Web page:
40 Replies to “Repair A Broken Fence Post FAST (EZ-Mender Fence Bracket)”

  1. Used your instructional and repaired two posts today. Took me a bit longer, but in the end very solid fence now. Really appreciate the advice. Thanks!!!

  2. I have 13 posts that have rotted out, some of them completely. I can put my hand under the post between the concrete and the post. It's gnarly.

  3. Horrible idea. Or great idea for the lazy. Just fix it the right way man. Fucking lazy stupid idea. Making yourself look cheap and dumb.

  4. I could have dug that post out, put a new one in and repaired the fenced by the time you started to screw the mender in 🤔 at the end of the day, its just a " bodge job"🤠

  5. OK, first, slap the guy that installed that fence in the first place. Why are the rails butt jointed? Who does that?

    Second, that solution will probably not last long – especially if the cement is fracturing, which it probably is.

    Third, that's just fugly.

    Fourth, I'm not convinced that this was EZ-ier than removing the original post

  6. I’m sorry but this seems like a bad idea. Why not use a FarmJack to pull out old post and put in new?

  7. Great video, just for everyone else wood is going to rot don’t matter what kind it is, 3 5/8 metal track can be used to fix all kinds of framing problems. I have 32 years of experience! Most people only have blisters on their asses!

  8. All that effort you could have been easier just to pull the post and put a new Post in new concrete there to go done. That's like a big pain in the ass. You should never hit a hammer on a hammer either.

  9. The posts were installed wrong from the get-go, that's why they rotted. Very amateur install. This repair won't last long in Florida where we have much rain and a high water table.

  10. really you need 'ear protection" for using a hammer.? you should have laid a small 2×4 across the top of piece of metal you were hitting and drove it in that way. it would have a lot easier that trying to hit that little spot on the side. and used a bigger sledge hammer. but that,s just me. i am a firm believer in work smarter,not harder.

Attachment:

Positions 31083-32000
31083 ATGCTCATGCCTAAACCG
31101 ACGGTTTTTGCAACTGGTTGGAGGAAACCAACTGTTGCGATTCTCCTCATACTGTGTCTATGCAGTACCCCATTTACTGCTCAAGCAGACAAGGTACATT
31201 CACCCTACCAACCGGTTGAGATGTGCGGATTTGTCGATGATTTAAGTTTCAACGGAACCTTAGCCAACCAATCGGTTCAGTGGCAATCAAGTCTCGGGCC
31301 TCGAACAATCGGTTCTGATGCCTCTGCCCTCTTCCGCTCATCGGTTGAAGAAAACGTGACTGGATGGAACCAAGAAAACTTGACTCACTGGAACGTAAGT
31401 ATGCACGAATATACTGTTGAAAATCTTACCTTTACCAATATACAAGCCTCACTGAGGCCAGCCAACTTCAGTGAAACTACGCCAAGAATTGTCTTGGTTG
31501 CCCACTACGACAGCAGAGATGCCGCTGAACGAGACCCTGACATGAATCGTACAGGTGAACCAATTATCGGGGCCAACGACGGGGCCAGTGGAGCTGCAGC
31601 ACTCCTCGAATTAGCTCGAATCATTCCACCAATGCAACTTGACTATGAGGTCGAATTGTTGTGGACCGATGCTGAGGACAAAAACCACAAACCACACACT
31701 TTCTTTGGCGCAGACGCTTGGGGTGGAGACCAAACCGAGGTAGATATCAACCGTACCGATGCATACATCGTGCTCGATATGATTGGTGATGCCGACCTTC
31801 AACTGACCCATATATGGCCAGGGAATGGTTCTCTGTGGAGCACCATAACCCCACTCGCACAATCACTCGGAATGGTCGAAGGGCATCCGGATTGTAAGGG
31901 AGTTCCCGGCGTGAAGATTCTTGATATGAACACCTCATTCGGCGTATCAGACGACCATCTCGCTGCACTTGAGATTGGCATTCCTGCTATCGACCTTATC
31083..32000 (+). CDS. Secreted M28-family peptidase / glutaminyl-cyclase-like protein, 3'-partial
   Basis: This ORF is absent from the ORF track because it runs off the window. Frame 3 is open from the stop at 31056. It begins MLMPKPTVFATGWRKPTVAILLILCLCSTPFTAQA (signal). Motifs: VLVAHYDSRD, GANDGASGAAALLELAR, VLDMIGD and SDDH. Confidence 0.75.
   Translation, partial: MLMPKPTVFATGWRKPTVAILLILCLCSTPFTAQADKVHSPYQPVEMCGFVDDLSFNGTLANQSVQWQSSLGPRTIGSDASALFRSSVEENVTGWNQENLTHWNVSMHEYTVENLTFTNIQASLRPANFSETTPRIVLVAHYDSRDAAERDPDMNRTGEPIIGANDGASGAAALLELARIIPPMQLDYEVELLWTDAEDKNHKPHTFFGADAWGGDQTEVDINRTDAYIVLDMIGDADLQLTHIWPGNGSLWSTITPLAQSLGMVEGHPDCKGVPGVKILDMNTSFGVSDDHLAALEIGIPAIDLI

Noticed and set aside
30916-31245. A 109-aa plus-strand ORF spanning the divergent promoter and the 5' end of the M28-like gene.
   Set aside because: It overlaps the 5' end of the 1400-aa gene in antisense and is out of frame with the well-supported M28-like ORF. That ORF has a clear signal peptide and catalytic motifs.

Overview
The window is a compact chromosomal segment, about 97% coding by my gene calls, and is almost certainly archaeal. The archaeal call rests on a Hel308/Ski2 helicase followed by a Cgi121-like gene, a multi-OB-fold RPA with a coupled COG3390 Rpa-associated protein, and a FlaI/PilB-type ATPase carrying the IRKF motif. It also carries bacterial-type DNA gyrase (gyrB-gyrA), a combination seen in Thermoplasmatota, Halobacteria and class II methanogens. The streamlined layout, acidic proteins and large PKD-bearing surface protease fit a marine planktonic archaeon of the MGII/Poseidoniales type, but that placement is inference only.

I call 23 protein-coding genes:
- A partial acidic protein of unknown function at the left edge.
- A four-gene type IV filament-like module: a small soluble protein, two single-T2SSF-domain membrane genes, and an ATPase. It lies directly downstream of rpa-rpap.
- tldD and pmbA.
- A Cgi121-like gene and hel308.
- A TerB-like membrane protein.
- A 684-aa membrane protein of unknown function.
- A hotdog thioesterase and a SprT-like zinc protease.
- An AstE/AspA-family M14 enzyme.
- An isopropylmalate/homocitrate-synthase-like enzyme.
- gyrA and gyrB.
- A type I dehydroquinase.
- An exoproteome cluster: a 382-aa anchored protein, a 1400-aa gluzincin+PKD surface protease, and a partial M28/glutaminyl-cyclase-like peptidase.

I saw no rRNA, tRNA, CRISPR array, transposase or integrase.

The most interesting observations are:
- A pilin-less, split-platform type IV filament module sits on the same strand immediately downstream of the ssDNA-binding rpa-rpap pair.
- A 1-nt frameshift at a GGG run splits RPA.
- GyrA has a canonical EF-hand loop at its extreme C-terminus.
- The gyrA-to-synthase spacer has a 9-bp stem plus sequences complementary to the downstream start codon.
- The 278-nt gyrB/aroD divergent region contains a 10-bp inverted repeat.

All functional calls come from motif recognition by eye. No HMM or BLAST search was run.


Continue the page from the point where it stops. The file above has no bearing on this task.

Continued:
11. Shouldn’t hit a hammer with a hammer. Tempered steel shatters! I’ve heard of a guy having it explode and actually need to have shrapnel removed surgically.

  12. Recording this with your Bigfoot / UFO camera was not the wisest thing to do. Invest in camera that actually focuses.

  13. No thanks I'll break the concrete with a Makita demo hammer and replace the post. Any dummy that will follow this video is a total dummy that post wont last for another three years because it's already rotted

  14. I made these outa 3mm plate but exactly the same width as post about 30 Yr ago, they are still there today.

  15. For about $10 the price of the easy mender you could remove the post, replace with a chain link steel post and set with concrete. You would attach the existing panels using he steel fence wraps used with chain link.

  16. Last year I had four posts to replace. Estimate was $4,000 which I could not afford. My friend is like the many "just dig it out to do the REAL MAN's joB" commenters here so based on that I tried to do it the proper way. Well these concretes go 4 feet down and go about 9 inches out from the post in all direction. The earth around is hard packed with thick roots and rocks, I spent so much time and effort trying to dig it out but I didn't get even one concrete out. Even if I dug it out the hole would be expanded where I dug so how woud you pour and set the new post nicely in a gaping pit? I can't imagine a lever or hand jack would ever get these out where I live you would absolutely need a tractor or MAYBE some kind of power winch. JUST DIG IT OUT is what the contractors who want to charge $4,000 say who have this equipment. I ended up using galvanized steel brackets and heavy bolts and they are still standing

  17. I used a pair of these on a gate post. There was a lot of resistance the second half of the way in and much distortion of the metal, but they worked well and secured a heavy gate.

    One comment: hitting a sledge hammer head with another hammer could end badly if they both are hardened steel – one can drive off a chip that will fly like a bullet, striking ones face (or worse, privates) of course. Would ruin a good hammer, too.

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